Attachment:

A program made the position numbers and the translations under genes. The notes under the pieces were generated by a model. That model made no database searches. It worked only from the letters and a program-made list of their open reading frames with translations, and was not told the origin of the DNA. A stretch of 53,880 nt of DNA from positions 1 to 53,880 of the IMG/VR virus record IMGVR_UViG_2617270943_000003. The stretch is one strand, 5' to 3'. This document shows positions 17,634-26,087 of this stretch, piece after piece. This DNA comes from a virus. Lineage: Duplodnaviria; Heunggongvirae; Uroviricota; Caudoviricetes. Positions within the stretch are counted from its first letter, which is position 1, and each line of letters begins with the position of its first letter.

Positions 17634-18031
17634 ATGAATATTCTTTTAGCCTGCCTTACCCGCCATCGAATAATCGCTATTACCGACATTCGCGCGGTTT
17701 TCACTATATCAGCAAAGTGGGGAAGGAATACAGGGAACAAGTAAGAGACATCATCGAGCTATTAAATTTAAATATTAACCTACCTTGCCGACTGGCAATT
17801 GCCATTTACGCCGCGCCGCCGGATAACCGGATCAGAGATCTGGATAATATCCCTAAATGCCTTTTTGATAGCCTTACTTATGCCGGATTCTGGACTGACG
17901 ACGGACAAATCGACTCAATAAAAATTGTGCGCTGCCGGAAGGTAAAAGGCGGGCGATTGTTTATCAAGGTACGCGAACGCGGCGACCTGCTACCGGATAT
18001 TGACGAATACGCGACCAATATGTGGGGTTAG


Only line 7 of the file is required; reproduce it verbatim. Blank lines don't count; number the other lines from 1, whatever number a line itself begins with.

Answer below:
18001 TGACGAATACGCGACCAATATGTGGGGTTAG